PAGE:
United States District Court, S.D. Mississippi, Northern Division
BILLIE FAYE KEYES; JOSHUA ALLEN; COURTNEY RENA FORTUNE; KARLI FORD MATTHEWS; SHELTON S. MATTHEWS PLAINTIFFS
PHILIP GUNN; MARK BAKER; RICHARD BENNETT; CHARLES JIM BECKETT; BILL DENNY; THE MISSISSIPPI HOUSE OF REPRESENTATIVES DEFENDANTS
MEMORANDUM OPINION AND ORDER
CARLTON W. REEVES, UNITED STATES DISTRICT JUDGE
deference usually given to the judgment of legislators does
not extend to decisions concerning which resident citizens
may participate in the election of legislators and other
public officials. Those decisions must be carefully
scrutinized by the Court to determine whether each resident
citizen has, as far as possible, an equal voice in the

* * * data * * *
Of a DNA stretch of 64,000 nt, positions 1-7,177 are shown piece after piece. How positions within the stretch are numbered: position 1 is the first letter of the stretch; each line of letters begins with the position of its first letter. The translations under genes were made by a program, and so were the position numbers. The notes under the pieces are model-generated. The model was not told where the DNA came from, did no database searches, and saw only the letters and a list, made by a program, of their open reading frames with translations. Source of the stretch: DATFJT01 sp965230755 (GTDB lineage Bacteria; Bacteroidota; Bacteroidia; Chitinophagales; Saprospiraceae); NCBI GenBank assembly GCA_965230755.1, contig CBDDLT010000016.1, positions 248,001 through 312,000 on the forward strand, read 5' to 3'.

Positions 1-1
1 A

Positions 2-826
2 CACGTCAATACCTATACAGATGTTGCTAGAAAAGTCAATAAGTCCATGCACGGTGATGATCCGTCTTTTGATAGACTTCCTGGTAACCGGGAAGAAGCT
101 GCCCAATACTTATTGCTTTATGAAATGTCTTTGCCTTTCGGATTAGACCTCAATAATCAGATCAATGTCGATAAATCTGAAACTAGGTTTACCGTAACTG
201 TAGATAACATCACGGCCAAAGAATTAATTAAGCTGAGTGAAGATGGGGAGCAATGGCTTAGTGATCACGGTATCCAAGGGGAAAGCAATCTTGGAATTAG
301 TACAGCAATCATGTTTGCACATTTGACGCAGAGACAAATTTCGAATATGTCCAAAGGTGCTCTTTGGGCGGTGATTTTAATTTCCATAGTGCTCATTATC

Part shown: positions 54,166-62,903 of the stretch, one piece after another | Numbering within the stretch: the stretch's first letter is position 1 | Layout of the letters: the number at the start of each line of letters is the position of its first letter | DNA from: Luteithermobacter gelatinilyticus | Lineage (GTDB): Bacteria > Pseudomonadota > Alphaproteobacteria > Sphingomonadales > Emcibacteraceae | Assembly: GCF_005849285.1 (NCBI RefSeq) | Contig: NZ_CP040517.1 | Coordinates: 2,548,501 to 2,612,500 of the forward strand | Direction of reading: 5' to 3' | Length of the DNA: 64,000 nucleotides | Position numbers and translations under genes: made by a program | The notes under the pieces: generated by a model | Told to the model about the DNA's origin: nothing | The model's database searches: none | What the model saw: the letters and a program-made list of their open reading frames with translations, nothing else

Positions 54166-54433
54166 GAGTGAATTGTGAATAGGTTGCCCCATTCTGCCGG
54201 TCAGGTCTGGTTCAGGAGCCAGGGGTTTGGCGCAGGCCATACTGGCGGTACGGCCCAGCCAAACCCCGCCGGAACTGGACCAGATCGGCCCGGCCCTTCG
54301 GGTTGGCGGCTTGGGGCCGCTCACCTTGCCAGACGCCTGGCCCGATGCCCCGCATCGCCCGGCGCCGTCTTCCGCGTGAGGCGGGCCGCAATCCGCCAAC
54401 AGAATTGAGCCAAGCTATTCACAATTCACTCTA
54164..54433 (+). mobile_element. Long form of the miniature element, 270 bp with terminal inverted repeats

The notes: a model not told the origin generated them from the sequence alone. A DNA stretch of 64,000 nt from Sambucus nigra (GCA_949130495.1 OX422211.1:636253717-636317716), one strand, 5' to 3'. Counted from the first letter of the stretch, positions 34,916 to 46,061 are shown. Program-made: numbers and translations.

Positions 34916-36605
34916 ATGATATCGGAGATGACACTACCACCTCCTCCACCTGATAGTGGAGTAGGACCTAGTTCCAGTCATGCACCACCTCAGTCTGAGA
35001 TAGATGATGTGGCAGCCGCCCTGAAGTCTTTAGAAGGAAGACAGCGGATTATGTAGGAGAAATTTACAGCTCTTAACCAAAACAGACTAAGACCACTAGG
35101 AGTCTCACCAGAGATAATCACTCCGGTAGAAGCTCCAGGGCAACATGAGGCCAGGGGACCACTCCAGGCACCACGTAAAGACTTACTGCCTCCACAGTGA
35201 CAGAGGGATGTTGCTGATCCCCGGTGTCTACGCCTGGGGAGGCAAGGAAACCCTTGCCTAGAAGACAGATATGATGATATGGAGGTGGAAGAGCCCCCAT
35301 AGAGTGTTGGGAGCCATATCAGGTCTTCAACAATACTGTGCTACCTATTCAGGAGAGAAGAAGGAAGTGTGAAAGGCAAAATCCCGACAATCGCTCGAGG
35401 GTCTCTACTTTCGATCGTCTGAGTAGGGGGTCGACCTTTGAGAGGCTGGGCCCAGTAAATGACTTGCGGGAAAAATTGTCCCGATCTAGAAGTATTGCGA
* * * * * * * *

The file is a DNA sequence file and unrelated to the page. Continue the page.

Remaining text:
selections.” Kramer v. Union Free Sch. Dist.
No. 15, 395 U.S. 621, 627 (1969).
select members of the State House of Representatives
(“the House”) through popular election. The
people consented to this form of governance in the
Constitution of 1890, trusting that their ballots would be
case, five voters claim the House breached that trust by
intentionally discarding their ballots to change the outcome
of an election. They allege a violation of rights secured by
the Equal Protection Clause of the Fourteenth Amendment.
Defendants deny all allegations of impropriety. They insist
their actions are justified by state law, and that this Court
has no jurisdiction to adjudicate plaintiffs' claims.
case presents the question: if state legislators
intentionally discard ballots to swing an election, may the
disenfranchised voters bring suit in federal court to enforce